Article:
By David Himbara
The New Times is full of fabulous stories about what is happening in General Paul Kagame’s Rwanda. First, the newspaper shares good news about a new factory that will export silk of over $100 million by 2025. Then there is the story about Rwanda’s acquisition of ”the first African air quality and climate laboratory” that will measure more than 50 gases that deplete the ozone layer.
We have a bit of a problem though. Both of the silk and climate center were previously launched and died on the drawing board.
Take the silk industry. Back in 2000, Kagame embraced silk production in Rwanda. He was persuaded that sericulture would generate significant employment and export revenues. Soon after, mulberry cuttings were brought from India and planted in different parts of Rwanda. Sericulture experts began to train farmers to produce cocoons.
In 2006, the first silk factory in Rwanda was commissioned — and started reeling Rwanda’s first silk yarn in 2007. By 2009, the New Times was reporting that ”silk products are expected on the local market this year.” So what happened to the silk industry since then?
The climate observatory center was originally initiated by Kagame when he visited Massachusetts Institute of Technology in 2008. It was downhill from there. Look at the 2013 New Times report titled ”Mt Karisimbi infrastructure projects to be completed by 2017.”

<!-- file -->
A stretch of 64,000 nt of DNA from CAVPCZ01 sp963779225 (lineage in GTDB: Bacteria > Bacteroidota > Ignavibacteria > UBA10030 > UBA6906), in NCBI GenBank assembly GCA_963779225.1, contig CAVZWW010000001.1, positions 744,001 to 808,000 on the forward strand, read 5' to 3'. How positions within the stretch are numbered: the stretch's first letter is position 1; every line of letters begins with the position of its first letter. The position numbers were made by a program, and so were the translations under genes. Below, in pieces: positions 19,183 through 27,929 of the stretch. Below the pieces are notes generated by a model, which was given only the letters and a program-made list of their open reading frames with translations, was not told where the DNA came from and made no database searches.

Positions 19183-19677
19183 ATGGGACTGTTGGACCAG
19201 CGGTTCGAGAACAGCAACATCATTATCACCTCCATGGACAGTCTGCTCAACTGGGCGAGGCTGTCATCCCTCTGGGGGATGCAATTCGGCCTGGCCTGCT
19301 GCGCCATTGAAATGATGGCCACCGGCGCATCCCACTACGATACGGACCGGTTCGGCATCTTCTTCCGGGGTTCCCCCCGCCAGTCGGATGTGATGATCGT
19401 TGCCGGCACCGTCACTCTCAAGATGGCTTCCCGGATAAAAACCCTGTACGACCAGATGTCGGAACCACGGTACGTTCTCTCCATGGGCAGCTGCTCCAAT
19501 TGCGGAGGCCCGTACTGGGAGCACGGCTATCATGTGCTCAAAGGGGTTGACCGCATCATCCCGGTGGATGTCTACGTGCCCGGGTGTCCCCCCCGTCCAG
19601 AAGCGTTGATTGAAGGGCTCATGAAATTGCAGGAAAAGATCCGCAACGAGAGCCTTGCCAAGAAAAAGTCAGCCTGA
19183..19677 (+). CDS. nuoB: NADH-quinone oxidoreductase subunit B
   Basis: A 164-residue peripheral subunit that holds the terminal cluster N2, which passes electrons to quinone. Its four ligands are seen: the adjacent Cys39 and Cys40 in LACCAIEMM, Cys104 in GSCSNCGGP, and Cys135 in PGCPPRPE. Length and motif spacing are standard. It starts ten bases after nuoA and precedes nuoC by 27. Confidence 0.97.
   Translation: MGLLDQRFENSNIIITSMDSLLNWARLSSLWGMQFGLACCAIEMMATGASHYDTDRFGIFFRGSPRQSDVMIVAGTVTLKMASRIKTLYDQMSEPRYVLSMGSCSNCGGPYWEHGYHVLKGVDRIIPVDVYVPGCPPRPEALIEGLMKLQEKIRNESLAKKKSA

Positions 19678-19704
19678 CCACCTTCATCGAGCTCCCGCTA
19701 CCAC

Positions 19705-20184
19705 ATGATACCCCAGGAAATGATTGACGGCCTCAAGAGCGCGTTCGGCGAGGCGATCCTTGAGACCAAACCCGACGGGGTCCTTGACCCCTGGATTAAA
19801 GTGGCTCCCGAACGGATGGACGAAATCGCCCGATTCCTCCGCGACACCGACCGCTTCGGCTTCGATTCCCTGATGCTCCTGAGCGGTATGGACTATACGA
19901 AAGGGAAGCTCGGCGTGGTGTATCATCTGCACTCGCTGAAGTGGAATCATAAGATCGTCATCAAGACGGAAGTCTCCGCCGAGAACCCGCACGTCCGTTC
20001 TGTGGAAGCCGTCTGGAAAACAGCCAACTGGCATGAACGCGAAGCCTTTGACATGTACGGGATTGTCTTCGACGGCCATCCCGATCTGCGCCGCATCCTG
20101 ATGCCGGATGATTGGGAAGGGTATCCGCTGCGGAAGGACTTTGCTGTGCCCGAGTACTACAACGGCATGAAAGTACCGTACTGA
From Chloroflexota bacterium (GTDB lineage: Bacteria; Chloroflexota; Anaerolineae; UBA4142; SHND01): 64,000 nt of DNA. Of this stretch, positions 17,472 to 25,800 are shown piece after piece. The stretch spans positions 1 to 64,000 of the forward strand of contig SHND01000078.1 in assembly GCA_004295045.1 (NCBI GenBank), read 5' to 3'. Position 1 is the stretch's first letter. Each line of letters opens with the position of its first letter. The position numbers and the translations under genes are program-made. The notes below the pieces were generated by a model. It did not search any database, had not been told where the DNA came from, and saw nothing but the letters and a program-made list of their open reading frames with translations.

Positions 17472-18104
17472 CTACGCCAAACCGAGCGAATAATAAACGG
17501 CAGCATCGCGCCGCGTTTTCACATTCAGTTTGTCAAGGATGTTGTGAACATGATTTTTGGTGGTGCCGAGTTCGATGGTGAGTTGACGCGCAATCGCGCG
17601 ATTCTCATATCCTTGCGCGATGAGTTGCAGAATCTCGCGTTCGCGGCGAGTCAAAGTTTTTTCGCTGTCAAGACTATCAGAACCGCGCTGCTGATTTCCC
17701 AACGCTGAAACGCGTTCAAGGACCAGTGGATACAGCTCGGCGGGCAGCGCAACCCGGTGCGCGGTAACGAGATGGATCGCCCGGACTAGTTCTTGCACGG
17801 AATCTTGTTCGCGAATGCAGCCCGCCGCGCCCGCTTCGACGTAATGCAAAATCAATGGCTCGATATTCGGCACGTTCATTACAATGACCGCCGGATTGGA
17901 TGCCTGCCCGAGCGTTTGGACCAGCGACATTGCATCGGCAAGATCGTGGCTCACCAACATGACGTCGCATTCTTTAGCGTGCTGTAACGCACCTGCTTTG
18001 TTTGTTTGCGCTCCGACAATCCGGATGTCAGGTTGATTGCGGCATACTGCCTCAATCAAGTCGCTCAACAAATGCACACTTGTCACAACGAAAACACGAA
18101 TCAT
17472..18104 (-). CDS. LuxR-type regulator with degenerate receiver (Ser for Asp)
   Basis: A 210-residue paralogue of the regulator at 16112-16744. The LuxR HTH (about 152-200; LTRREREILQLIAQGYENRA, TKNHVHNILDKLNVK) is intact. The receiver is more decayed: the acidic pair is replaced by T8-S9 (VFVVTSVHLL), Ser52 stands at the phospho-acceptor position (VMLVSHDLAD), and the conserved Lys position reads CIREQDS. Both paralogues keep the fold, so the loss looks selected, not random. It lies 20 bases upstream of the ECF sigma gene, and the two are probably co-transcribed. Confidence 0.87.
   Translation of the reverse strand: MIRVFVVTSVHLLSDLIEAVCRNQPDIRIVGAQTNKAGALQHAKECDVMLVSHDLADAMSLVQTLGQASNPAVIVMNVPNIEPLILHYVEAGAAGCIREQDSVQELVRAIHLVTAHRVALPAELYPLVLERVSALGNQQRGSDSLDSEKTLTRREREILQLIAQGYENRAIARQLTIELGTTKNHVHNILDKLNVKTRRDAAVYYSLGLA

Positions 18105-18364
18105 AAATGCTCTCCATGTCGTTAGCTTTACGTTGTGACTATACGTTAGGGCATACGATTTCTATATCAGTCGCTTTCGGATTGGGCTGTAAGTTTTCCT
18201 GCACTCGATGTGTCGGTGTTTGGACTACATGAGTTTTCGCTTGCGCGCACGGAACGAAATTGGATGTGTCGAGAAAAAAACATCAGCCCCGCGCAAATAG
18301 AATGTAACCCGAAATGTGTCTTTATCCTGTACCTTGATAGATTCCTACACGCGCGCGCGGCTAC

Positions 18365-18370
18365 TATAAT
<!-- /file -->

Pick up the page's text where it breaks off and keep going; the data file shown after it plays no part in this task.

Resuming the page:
”Karisimbi project comprises integration of Comesa air space control, climate observatory, broadcasting and cable-car system…
All the projects have different time limits within which they are to be implemented, and the furthest, according to the official, is to be complete at least by 2017.
For the Broadcasting part of the project, presently there is nationwide radio FM and analogue TV transmission from Karisimbi, a 40-meter broadcasting tower…
The Comesa Air Space Integration Project involves building communications navigation surveillance/air traffic management integrated systems (CNS/ATM), using satellite technology, to enhance safety, reliability and efficiency of air traffic and space within the Comesa region…
The climate observatory station involves installing a world class climate observatory at the summit of Mt. Karisimbi. It will provide a region-wide centre for climate data gathering and analysis that will feed into national, regional and global planning activities.
The other project involves installing a cable car to facilitate people especially tourists to access the summit and it is expected to be operational by November 2015.”
All these Kagame fantasies remain a heap of dead projects on top of Mt Kalisimbi. Let us hope that the silk industry and climate change observatory projects are for real this time around. Don’t bet on it.😂